Le petit flambeau de la mer, by René Bougard (Le Havre, 1694) is a navigation book which contains sixty seven charts. It was widely used in the Navigation Schools from 1684 to 1817. This work gets its name from the title of the nautical atlas published by Blaeu and Ianssonius. Arte de navegar… e Roteiro (Lisboa, 1712), a later work by Manoel Pimentel is divided into two parts. While the first one is more theoretical, the second one is larger and devoted to a series of routes for different parts of the world. In this collection we can also find Derrotero de las costas de España en el Océano Atlántico y de las islas Azores o Terceras, para inteligencia y uso de las cartas esféricas (Madrid, 1789), by Vicente Tofiño cited above.

In the 19th century, the number of publications of this type of work increases rapidly: Sailing directions for the coasts of Spain and Portugal from Cape Ortegal to Gibraltar (Londres, 1838) and Sailing directions for the bay of Biscay including the coasts of France & Spain from Ushant to Cape Finisterre (Londres, 1847), by the famous British hydrographer J. W. Norie; Derrotero de las costas de España y de Portugal desde el cabo Trafalgar hasta el puerto de la Coruña (1867), which was written by honorary frigate captain Pedro Riudavets y Tudury; or Sailing Directions for the coasts of Spain & Portugal from Cape Ortegal to the Strait of Gibraltar (Londres, 1868), published by James Imray, are some of the examples included in the collection.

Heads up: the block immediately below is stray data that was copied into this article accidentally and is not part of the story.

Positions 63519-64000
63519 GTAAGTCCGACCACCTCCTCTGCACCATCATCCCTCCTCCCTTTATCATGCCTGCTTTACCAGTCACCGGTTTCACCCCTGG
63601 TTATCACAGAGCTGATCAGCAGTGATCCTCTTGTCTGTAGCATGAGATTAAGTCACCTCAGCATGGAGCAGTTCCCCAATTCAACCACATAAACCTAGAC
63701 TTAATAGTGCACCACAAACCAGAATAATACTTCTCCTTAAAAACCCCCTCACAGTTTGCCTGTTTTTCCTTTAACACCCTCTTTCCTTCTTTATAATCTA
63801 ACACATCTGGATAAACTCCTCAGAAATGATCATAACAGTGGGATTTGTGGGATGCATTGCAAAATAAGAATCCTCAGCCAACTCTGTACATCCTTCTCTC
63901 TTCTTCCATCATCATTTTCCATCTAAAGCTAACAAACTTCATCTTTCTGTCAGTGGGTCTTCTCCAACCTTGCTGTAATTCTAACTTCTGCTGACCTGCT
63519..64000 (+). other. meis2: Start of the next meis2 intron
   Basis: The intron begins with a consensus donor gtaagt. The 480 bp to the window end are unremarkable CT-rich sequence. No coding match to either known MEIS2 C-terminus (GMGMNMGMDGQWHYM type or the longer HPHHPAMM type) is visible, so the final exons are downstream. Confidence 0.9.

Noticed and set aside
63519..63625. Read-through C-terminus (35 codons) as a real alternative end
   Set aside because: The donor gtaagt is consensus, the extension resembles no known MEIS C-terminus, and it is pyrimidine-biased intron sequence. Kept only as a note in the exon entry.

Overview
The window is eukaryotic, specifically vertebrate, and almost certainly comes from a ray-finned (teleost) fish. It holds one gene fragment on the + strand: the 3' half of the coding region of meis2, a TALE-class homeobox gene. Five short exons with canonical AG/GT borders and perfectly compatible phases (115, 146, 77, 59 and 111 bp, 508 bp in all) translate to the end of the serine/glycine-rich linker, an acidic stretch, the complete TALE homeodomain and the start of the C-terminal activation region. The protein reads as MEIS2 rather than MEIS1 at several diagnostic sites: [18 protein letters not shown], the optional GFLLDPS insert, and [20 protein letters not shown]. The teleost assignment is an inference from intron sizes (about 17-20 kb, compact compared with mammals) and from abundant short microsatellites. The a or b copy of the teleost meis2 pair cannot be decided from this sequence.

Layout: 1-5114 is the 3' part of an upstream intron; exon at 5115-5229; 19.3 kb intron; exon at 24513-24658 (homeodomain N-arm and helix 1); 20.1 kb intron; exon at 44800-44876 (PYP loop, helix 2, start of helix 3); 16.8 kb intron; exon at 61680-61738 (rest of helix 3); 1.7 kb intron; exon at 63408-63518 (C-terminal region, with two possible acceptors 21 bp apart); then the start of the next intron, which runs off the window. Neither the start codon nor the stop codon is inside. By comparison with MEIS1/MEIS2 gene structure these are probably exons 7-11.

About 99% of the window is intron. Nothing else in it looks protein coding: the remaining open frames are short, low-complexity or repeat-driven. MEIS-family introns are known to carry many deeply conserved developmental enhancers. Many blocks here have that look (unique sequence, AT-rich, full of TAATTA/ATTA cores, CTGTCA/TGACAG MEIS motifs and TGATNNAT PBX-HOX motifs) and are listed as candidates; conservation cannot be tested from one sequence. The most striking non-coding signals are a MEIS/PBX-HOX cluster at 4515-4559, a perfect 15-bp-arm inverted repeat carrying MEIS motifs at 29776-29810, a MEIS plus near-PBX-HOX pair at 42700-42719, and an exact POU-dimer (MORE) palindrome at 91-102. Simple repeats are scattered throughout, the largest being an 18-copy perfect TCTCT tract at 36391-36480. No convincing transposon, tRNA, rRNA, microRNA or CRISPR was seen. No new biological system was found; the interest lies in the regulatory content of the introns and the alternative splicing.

From April 3rd to April 30th 2000, the Colexio de Fonseca in Santiago de Compostela showed an exhibition with part of this cartography collection. In July, 2000 a similar exhibition took place in Vigo. Thanks to that, a catalogue with three hundred and twenty one illustrations was published. The Ministry for Education and Culture awarded it in 2001 with the first prize as the best edition for Book-lovers. In 2001, another exhibition takes place in Ourense; one year later, it takes place in A Coruña, at the Exhibition Centre Kiosco Alfonso.